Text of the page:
Earthly on.. #TheTrueCost of Stuff

Considering the true cost of cheap clothes and our cultural shopping addiction, Earthly suggests you try a #buynothingnew year.


Last week, maybe you attended the opening of NZ’s first Zara chain-store, or maybe you protested work rights abuses at the opening of NZ’s first H&M chain-store? Maybe you ignored both, stayed home, and ordered a few new season bargains still to arrive separately in excessive, non-recyclable packaging? After all, Zara and H&M are just two of a thousand online retailers now available to satisfy our all-hours consumption urges. We can buy consumer Stuff anywhere now, anytime. There is no need to physically go shopping, our lounges and bedrooms are the new strip malls.

There is endless choice and enticement out there and we seem to be conditioned to buy new without conscious thought. “Do I need this Stuff?”, “Where did this Stuff come from?”, “How was this Stuff made?”, “How long will I use this Stuff?” “Where will this Stuff go once I don’t need it” rarely register in our endless cycles of ‘I shop-I want-I buy-I dispose’, stoked both by constant exposure to temptations, inadequacy-psychology and the illusion of ‘bargains’ (achieved through ‘sales’ & ‘clearances’, on sites devoted to shifting the picked-over bulk of fast fashion at apparently reduced rates).

While we continue, we are each in our small way feeding the consumer economy beast, a loose global system that financially rewards trashing Earth, soil and water, celebrates excess and waste, commodifies the suffering of animals and labourers and spews out unimaginable quantities of often-harmful waste at a ferocious rate. For everything and everyone outside the closed circuit of profiteers supplying, manufacturing and distributing consumer goods, the many harms vastly outweigh the fleeting pleasures and comforts we consumers receive for our cash. Yet we continue to feed the machine with our hard-earned incomes, buying more than we need, wasting much of it. How often do we each stop to consider how much less we would need if we needed less Stuff?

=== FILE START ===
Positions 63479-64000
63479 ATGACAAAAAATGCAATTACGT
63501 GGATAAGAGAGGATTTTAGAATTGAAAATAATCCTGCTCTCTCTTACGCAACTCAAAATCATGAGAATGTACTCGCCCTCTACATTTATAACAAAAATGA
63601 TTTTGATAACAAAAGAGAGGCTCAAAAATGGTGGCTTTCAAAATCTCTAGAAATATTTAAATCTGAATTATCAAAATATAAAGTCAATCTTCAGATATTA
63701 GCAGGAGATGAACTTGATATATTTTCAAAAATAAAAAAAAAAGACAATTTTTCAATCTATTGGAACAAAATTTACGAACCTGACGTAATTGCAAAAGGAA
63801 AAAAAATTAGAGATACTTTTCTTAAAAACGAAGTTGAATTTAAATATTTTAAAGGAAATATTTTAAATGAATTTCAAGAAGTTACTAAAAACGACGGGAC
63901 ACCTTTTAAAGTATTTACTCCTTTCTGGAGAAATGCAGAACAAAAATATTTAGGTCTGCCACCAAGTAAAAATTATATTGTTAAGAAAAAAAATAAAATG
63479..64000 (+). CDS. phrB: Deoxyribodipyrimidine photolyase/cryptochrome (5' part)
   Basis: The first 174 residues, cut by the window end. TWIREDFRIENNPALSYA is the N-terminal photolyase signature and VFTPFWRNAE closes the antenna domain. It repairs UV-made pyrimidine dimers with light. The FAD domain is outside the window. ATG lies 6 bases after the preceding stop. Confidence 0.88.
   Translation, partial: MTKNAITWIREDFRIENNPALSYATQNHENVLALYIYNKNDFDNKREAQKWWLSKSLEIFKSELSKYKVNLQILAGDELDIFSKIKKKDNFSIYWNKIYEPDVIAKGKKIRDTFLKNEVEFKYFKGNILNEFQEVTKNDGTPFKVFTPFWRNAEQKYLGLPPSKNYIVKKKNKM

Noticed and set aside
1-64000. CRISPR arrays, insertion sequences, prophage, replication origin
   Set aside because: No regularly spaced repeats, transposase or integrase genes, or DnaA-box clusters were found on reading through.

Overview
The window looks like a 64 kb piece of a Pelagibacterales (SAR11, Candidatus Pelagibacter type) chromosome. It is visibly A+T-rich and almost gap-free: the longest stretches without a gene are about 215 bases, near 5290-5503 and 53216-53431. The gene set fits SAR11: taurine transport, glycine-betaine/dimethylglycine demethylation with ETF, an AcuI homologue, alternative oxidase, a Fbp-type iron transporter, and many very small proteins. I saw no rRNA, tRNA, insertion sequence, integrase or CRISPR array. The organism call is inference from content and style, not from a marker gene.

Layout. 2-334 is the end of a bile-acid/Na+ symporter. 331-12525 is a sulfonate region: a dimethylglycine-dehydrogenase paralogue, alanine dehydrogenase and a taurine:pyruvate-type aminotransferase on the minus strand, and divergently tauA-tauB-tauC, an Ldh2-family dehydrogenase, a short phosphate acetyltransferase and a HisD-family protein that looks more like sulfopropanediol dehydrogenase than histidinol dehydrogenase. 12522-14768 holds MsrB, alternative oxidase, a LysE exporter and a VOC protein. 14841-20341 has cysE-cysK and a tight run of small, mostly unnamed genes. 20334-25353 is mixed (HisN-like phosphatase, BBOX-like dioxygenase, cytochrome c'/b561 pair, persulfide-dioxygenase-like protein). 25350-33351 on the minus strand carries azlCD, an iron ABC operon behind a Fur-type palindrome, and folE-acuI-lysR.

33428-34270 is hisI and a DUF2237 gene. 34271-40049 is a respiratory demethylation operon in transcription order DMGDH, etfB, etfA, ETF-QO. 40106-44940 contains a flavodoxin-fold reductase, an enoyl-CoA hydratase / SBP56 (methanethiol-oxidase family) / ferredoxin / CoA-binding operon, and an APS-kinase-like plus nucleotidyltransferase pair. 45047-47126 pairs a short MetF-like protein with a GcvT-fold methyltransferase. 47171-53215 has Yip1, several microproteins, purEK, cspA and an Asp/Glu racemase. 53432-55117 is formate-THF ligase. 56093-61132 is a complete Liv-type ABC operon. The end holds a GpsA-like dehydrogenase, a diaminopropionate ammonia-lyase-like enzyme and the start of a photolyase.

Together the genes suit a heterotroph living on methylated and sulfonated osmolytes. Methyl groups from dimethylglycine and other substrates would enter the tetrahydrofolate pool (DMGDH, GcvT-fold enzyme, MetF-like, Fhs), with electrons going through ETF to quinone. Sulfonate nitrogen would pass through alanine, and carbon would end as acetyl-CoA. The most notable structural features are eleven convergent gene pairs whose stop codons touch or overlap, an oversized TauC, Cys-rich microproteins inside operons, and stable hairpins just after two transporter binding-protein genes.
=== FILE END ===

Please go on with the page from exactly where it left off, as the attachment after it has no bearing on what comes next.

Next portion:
It’s time to change and the best place to start is with a simple question we should all ask every time: Do I really need this? If there answer is “No”, or even “Not really” (which I find to be most of the time), simply don’t buy it. Stay away from rubbish shops and websites that get you every time. Don’t browse. Be strict with yourself if you do go shopping for an item you need – buy nothing else. Hide your credit or debit card if it’s a problem. If shopping is recreation or release for you, look for better ways to relax or enjoy your spare time NOW. You should notice two things within a short time:

  1. You need less, you value the things you already have more, and your existence begins to feel lighter with visibly less Stuff cramming your house, wardrobe and wishlist. Your consumer drive will wane as you consciously assess your actual needs.
  2. You have more money to save for meaningful projects, simply because you are less often parted from it by unnecessary purchases. As you buy less Stuff consciously, you may find your excess expenditure in other areas reduces as you think more carefully about the cost of things.

As a reformed consumer, I can recommend making the change wholeheartedly. I first read about BuyNothingNew last year and decided I would give it a go immediately for 6 months. I’d already reigned my shopping habit in to less than half the Stuff I’d bought the previous year. That was 18 months ago now. Since then I have bought ONE new item of clothing and a couple small consumer items (cables, art gear, stationery etc.). As research for this piece I thought I would buy a couple pieces of clothing to remind myself how it feels (Hey, I needed tights. It’s notoriously hard to find good tights 2nd hand!). I can report it felt empty, mechanical and not at all unconscious anymore – I was concerned about how and where the tights were made, rather than how much I saved on ‘retail’. I won’t be buying new again until I really need to.

The incredible lightness of life unburdened by consumer desires and acquisitions is available to any of us living the consumer lifestyle. Don’t forget that.



[Ed: I’m still working out this WordPress creature. Thanks for bearing with me, I should be competent soon!]

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